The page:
Steelers’ Tuzar Skipper, NFL gamers prove for twenty eighth annual United Means fundraiser in Connecticut

The 28th annual NFL Players/United Way Weekend fundraiser took place in Wallingford and Hamden on Friday and Saturday to raise money for United Way of Meriden and Wallingford.

Hosted by Hamden Hall football coach and NFL agent Joe Linta and featuring NFL players Tuzar Skipper (Steelers), Jacobi Francis (Texans), Montrell Washington (Broncos), Julius Chestnut (Titans), Javon Heiligh (Bengals), John Lovett (Dolphins) , Joshua Onujiogu (Seahawks) and Jack Stoll (Eagles), a Friday night auction was held at Il Monticello in Wallingford.

During the dinner and auction, Skipper, who has deep Connecticut roots, was honored as the United Way of Meriden and Wallingford 2022 Player of the Year.

“The work that United Way does day in, and day out is amazing,” Skipper said. “They support the needs of children and families in our community, and the services they provide are vital to the success of families.”

Skipper attended three Connecticut high schools before moving on to play football at Monroe College and eventually transferring to Toledo.

“I wasn’t born here, but that doesn’t mean you can’t do things for the community,” Skipper said. “I grew up in this community, I went to Hamden middle and Hamden high. Coming back to Hamden, Wallingford, Meriden, it doesn’t matter as long as I am giving back to the community.”

The Steelers linebacker is familiar with adversity. He was born in the Bronx and lived there until he was five, when he moved in with his grandmother in Connecticut. When he was seven, he was told he had to move in with a foster family.

“I know what it is like to not have food or stability that a home provides growing up,” Skipper said. “I was unsure where my next meal was coming from, or where I was going to sleep at night.”

As he entered high school, his mother passed away. Just before his 16th birthday, he left the foster home he had lived with for eight years and went into a group home.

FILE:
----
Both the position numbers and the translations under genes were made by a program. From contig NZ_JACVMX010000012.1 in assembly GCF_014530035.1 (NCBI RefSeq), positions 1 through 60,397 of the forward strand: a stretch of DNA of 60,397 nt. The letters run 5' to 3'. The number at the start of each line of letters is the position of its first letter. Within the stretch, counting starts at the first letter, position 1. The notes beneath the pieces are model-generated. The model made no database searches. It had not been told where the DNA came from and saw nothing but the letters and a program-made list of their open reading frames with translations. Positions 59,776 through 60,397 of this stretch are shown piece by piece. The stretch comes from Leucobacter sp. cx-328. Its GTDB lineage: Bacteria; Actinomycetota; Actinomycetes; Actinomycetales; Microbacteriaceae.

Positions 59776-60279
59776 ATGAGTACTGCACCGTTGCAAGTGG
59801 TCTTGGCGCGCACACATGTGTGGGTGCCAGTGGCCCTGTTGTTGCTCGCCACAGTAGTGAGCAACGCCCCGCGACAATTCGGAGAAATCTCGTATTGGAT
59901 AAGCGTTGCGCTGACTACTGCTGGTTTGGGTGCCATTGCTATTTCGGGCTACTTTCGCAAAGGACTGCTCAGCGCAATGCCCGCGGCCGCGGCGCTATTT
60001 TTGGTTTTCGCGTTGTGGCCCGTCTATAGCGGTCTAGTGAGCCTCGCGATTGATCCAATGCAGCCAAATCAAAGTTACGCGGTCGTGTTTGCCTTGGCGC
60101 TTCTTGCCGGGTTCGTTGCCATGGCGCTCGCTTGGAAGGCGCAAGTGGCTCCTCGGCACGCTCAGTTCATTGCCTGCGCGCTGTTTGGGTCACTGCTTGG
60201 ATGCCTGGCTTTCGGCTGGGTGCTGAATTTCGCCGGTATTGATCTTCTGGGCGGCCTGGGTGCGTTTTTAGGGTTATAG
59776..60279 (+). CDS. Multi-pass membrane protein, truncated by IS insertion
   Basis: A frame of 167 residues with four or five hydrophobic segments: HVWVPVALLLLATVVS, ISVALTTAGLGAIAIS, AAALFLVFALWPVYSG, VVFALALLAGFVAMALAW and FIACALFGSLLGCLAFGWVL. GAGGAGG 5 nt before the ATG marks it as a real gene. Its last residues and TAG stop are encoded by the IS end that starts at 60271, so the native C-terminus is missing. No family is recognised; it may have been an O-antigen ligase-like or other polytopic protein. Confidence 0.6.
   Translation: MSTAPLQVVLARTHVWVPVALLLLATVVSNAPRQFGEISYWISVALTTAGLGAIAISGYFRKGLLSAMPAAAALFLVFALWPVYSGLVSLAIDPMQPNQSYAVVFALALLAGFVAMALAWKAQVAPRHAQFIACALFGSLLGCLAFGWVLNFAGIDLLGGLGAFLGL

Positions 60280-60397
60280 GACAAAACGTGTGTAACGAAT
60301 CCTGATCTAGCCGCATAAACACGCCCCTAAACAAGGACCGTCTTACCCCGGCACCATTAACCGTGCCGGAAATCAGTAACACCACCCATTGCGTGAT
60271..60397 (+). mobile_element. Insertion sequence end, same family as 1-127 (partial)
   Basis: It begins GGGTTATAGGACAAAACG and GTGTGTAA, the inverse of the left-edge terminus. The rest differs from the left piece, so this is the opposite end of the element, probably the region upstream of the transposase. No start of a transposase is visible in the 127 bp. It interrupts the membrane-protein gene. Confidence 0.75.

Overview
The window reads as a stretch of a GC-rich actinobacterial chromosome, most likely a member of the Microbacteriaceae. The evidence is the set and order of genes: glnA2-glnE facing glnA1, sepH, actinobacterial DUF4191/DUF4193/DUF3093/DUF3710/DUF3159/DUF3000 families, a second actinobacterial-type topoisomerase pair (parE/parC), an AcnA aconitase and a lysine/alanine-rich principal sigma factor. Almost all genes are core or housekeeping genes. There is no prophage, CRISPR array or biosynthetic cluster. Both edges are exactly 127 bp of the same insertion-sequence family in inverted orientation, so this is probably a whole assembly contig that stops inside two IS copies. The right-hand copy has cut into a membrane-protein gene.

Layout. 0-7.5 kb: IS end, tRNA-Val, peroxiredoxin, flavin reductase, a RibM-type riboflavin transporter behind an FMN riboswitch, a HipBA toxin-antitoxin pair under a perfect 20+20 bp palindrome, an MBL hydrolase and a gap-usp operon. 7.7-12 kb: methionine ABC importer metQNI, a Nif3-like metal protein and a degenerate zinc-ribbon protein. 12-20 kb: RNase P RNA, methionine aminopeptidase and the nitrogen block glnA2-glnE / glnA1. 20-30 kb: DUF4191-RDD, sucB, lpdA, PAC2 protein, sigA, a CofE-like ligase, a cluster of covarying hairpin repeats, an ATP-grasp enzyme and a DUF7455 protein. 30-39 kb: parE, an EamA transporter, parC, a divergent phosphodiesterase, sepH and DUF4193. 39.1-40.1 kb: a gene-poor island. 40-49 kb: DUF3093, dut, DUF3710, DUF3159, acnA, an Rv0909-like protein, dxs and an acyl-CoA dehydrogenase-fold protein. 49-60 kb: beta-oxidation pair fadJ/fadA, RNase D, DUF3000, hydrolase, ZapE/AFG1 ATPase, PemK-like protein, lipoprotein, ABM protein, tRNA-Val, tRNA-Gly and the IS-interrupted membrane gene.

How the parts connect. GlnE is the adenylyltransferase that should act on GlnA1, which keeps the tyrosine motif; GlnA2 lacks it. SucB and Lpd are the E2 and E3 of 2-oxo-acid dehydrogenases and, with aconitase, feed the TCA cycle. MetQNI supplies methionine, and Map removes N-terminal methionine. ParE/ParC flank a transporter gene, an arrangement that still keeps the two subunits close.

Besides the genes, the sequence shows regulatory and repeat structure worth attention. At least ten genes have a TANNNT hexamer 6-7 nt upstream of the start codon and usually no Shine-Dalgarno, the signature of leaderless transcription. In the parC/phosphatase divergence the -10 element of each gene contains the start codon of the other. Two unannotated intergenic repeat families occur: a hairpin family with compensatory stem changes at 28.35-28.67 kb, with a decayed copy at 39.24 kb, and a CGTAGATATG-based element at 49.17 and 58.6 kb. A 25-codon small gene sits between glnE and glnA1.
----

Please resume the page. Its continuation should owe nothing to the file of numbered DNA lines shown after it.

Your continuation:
“Those are times that I don’t like to think about and are things that no child should ever have to think about,” Skipper said. “These experiences have shaped who I am today. They have made me think about the person that I want to be, to help kids who are in the same situation that I was.”

At the age of 18, Skipper was fostered by the Duggan family in Norwich, and transferred to Norwich Free Academy where he would graduate.

He took his football talents to Monroe, a junior college in New Rochelle New York before transferring to Division I Toledo.

Reflecting on his past is not always easy, but it has shaped him and inspires his drive to give back. After the NFL Players/United Way Weekend was canceled during the pandemic, Skipper is glad to be back.

“It means a lot because I am about the talk and the action as well,” Skipper said. “This is something I genuinely love to do in the offseason. I look forward to it every year. We missed out the last couple of years because of the pandemic and that was a little devastating.”

On Saturday, Skipper and the other NFL volunteers took the Hamden Hall athletic facility to run a football camp for children in the area.

“Don’t give up, keep fighting,” Skipper said. “Life knocks you down, but it isn’t about how many times you get knocked out. It is about how many times you get back up, and that is what I would tell kids.”

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